Data regarding the preoperative historic and physical exam lameness scores and pain on range of motion was available for 7/8 joints (Table 2). All dogs presented for the chief complaint of forelimb lameness, and all dogs with historical lameness recorded had a history of lameness of the affected limb(s). On gait evaluation, the mean preoperative lameness exam score was 0.75/5, 5/6 of the dogs with data recorded were painful on range of motion and 5 dogs had palpable joint effusion. Preoperative flexion and extension angles of the affected elbow joints were not recorded. At the time of the most recent follow-up, the lameness score remained static in 3/6 dogs, decreased in 2/6 dogs, and increased in 1/6 dogs when comparing the preoperative lameness score and the score on the most recent follow-up gait evaluation. Data on lameness grade was not reported in 1 patient. All patients were comfortable on range of motion at the most recent follow-up postoperatively.

Modified Guthrie scores were assigned to all patients preoperatively; 1/7 patients (2/8 joints) had a score of 1, 3/7 patients (3/8 joints) had a score of 2, and 3/7 patients (3/8 joints) had a score of 3. Modified Guthrie scores remained static for all patients for both the 8-week recheck and most recent radiographic recheck (mean, 221 days; range, 85 to 828 days).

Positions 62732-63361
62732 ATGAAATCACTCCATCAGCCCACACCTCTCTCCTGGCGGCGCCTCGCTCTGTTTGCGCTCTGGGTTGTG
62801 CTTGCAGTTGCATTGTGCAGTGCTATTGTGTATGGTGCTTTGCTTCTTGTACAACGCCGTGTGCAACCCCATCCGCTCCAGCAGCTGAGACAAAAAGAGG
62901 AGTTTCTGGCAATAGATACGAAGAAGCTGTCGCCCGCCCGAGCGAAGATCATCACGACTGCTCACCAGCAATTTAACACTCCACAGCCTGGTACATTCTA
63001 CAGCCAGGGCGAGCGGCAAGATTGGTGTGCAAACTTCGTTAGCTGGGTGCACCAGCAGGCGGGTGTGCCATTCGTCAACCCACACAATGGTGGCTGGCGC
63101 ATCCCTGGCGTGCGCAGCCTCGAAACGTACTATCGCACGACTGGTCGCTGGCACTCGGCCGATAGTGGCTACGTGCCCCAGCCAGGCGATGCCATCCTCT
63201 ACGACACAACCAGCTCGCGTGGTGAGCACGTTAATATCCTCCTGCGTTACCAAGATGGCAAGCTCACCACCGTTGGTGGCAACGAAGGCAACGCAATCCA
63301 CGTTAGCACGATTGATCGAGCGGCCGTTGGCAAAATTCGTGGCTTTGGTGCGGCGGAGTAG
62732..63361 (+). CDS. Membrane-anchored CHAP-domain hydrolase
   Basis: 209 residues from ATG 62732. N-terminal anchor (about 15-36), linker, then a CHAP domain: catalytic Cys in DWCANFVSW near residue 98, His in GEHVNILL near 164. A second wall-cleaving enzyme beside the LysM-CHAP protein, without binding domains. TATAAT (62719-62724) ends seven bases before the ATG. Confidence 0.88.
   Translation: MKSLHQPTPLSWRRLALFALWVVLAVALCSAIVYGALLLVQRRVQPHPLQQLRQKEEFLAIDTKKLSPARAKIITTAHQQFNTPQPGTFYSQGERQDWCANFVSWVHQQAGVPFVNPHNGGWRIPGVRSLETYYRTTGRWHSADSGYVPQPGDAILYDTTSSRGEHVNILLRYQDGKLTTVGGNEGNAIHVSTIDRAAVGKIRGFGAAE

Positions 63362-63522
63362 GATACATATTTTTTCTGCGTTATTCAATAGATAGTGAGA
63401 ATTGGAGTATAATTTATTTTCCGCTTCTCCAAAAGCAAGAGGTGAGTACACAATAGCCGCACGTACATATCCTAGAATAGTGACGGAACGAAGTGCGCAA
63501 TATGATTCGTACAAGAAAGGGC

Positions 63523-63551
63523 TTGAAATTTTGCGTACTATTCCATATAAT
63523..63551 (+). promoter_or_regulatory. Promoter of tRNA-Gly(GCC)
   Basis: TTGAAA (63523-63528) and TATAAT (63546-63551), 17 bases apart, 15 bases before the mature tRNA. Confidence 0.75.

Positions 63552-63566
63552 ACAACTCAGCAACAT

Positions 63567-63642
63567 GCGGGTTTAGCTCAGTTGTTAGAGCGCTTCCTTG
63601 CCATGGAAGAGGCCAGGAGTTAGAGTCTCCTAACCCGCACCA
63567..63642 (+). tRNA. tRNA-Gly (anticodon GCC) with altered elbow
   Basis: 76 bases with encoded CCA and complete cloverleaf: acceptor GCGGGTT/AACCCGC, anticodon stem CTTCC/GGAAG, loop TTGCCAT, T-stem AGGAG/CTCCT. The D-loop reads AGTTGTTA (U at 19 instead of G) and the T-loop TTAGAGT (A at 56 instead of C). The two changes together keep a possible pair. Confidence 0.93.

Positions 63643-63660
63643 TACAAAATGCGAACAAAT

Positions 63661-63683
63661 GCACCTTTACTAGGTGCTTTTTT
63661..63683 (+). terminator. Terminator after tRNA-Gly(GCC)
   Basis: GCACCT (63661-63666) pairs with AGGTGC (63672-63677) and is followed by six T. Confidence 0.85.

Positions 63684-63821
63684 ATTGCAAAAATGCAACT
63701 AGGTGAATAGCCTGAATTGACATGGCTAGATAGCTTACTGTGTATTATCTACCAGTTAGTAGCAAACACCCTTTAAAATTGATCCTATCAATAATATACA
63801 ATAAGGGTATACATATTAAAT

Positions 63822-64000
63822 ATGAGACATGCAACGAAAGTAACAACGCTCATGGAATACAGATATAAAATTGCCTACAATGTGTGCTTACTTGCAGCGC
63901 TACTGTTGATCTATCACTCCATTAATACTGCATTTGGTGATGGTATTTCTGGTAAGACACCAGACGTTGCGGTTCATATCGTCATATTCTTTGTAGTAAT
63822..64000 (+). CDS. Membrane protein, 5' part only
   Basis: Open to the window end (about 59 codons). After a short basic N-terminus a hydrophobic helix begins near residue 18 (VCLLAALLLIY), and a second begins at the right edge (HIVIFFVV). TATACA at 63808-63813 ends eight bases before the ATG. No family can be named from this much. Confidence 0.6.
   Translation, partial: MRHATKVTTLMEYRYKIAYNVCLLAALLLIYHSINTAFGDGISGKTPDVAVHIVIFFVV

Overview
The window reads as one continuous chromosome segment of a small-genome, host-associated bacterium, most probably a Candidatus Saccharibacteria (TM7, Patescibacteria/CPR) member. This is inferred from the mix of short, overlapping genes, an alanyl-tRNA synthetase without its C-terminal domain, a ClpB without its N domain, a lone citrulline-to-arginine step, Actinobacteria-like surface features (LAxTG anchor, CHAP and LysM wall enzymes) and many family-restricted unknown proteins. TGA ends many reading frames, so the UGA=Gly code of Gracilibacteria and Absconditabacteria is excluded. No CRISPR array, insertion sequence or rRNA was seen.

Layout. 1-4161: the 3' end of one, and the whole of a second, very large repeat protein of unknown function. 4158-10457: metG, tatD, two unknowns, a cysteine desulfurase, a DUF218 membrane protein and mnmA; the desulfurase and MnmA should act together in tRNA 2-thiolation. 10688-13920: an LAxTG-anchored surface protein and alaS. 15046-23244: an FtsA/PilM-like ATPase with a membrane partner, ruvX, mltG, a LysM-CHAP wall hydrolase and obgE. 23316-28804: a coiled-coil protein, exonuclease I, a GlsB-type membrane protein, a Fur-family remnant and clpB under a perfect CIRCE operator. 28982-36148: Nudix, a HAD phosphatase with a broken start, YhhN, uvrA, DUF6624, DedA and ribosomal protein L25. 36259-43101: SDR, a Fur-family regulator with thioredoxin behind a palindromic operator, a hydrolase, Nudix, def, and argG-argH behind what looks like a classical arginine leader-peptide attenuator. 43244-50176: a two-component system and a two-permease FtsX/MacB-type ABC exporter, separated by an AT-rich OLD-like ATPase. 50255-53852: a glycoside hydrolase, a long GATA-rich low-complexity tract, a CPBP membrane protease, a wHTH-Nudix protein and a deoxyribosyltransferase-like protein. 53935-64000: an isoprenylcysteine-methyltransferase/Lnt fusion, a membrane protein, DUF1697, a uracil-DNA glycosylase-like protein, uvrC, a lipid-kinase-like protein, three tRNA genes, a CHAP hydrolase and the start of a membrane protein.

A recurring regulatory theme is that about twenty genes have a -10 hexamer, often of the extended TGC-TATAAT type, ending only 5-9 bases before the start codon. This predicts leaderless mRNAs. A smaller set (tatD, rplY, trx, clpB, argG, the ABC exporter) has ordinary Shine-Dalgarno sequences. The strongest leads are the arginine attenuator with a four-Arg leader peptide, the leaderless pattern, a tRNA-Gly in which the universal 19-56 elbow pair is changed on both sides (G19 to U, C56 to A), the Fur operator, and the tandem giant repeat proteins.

Radiographic union was present in 7/7 patients (8/8 joints) at both the 8-week recheck and most recent radiographs. At 8 weeks postoperatively, the bridging was further categorized as complete (2/7 patients; 2/8 joints) or partial (5/7 patients; 6/8 joints). The most recent radiographs revealed complete healing in 3/7 patients (3/8 joints) and partial healing in 4/7 patients (5/8 joints) (mean, 221 days postoperatively; range, 85 to 828 days).

Perioperative and short-term data was available for 7/7 patients (8/8 joints), mid-term data was available for 3/7 patients (3/8 joints) and long-term data was available for 1/7 patients (1/8 joints). Median follow-up time was 146 days (range, 85 to 828 days). Perioperative minor complications included seroma formation in 1 patient. Major I perioperative complications developed in 2 patients (patients 2 and 4), characterized by incisional infections requiring implant removal at 44 and 82 days postoperatively. Implant removal, even in the perioperative period (patients 2 and 4) did not appear to impact radiographic union, as all patients still achieved bridging.